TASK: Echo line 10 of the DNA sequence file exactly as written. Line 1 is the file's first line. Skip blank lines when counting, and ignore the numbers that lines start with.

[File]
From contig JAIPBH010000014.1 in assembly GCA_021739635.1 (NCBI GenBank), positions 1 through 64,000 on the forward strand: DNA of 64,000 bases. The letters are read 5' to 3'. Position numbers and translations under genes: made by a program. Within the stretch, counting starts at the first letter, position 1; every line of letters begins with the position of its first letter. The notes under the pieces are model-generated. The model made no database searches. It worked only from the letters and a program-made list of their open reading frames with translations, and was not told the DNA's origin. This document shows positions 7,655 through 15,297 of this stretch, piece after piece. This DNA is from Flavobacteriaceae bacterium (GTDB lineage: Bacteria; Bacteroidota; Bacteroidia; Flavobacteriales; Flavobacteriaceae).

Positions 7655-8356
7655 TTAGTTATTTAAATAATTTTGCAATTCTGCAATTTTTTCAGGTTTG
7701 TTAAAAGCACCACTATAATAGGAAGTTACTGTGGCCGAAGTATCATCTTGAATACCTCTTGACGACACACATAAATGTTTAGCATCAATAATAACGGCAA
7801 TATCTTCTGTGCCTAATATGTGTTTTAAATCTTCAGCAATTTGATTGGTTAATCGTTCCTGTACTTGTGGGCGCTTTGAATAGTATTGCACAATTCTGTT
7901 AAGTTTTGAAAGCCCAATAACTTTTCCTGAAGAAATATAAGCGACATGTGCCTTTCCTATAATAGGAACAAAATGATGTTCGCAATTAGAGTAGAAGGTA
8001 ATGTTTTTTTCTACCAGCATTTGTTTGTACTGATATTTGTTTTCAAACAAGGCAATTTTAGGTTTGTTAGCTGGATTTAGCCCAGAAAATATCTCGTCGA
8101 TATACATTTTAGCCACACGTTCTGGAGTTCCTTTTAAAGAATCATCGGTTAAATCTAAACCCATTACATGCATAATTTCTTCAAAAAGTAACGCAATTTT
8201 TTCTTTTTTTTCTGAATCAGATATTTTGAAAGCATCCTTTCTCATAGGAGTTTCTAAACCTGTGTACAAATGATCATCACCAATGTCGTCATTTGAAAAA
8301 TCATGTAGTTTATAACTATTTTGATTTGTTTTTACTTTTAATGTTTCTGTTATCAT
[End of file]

8301 TCATGTAGTTTATAACTATTTTGATTTGTTTTTACTTTTAATGTTTCTGTTATCAT